15 February is definitely a day to celebrate if you love British telly. Twenty-five years ago on that fateful day in 1988, the creation from the mind palace of Rob Grant and Doug Naylor which introduced the world to the remaining on-board inhabitants of a mining spaceship owned and operated by the Jupiter Mining Corporation, became a reality with the premiere broadcast of Red Dwarf. The concept for the show was originally developed from the sketch-series Dave Hollins: Space Cadet which was part of the BBC Radio 4 show Son of Cliché which was also written by Grant and Naylor. 25 years and 61 episodes later, Red Dwarf is an icon of British situation comedy history.
In 2008, The BBC opted to ‘pursue other projects’ and ‘officially’ rejected the possibility the series returning for a ninth series, some 9 years following the end of RDVIII in 1999. It was not to end, however, as Pitch, an international mobile entertainment company, working with series producers, created a Christmas ‘mobisode’ designed solely for users of the mobile medium. Months later, Dave – the home of witty banter – brought the series back for an Easter 2009 premiere of Red Dwarf: Back to Earth followed in 2012 by Red Dwarf X, recorded in front of a studio audience and the first full series since 1999.
Red Dwarf Christmas ‘mobisode’
Back in December 2000, I found myself at Shepperton Studios sitting nervously across the table from an icon in his own right, Mr. Flibble, the hologramatical hand puppet penguin who appeared in only one episode of Red Dwarf, “Quarantine”. That one episode performance was so strong that Mr. Flibble became the official interviewer on the Red Dwarf official website. Mr. Flibble was quite interested in Red Dwarf in the States, I think partly due to the fact that he was trying to calculate his residuals due for any past, present or future North American transmission.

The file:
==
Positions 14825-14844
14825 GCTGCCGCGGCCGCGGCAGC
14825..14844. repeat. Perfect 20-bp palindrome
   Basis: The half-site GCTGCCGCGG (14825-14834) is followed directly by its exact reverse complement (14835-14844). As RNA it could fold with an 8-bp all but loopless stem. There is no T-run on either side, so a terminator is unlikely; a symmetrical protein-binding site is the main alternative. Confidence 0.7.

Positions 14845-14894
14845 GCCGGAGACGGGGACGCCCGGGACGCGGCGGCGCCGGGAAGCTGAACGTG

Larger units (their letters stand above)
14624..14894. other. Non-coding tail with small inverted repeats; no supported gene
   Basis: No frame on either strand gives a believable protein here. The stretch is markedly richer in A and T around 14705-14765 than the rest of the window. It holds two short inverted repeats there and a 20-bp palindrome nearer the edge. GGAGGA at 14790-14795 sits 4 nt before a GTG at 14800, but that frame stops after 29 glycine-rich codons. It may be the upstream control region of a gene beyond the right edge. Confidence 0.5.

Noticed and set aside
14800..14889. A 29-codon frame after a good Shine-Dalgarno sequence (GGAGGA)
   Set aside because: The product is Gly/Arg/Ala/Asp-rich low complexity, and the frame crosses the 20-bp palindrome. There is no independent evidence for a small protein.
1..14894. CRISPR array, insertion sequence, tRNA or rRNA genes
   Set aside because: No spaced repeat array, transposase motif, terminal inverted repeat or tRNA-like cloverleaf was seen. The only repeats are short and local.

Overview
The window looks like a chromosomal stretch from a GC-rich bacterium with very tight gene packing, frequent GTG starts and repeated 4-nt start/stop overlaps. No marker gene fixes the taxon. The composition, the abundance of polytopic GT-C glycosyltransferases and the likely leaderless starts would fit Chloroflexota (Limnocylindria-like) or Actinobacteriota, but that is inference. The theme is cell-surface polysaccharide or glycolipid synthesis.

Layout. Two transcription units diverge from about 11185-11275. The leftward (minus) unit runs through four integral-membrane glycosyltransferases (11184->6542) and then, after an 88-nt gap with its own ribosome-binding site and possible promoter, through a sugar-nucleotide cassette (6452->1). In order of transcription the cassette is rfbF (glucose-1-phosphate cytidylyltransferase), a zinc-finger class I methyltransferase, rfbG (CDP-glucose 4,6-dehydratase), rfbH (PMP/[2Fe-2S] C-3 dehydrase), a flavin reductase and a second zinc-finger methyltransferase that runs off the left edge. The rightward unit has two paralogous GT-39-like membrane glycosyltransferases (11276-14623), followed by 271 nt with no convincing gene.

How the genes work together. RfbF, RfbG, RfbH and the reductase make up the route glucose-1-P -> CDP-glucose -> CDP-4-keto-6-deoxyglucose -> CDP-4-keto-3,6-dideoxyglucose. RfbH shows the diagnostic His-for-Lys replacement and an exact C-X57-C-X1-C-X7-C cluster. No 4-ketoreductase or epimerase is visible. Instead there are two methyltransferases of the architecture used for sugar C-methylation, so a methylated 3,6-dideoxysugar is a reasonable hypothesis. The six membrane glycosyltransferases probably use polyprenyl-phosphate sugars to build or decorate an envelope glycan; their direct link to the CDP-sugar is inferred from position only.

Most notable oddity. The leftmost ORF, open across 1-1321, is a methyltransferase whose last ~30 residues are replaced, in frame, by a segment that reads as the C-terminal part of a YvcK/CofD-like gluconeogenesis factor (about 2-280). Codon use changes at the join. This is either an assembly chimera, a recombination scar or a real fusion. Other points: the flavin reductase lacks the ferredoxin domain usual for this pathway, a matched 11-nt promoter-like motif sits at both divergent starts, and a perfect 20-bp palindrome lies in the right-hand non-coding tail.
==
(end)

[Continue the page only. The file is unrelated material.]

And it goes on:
Thankfully, Mr. Flibble was uncharacteristically kind that cold December day at Shepperton. It was only towards the end of the interview did I experience the full effect of his hex-vision powers as he became quite cross when our time was up. His final question cemented a bond between the two of us that would last a lifetime as he wanted to know my top-ten British pub names. Personally, I think he had been to most of them from the smile on his face as I began to list them. My full interview with Mr. Flibble is archived along with a number of far more amazing interviews on the series website.
So…happy 25th Red Dwarf. You don’t look a day over 21.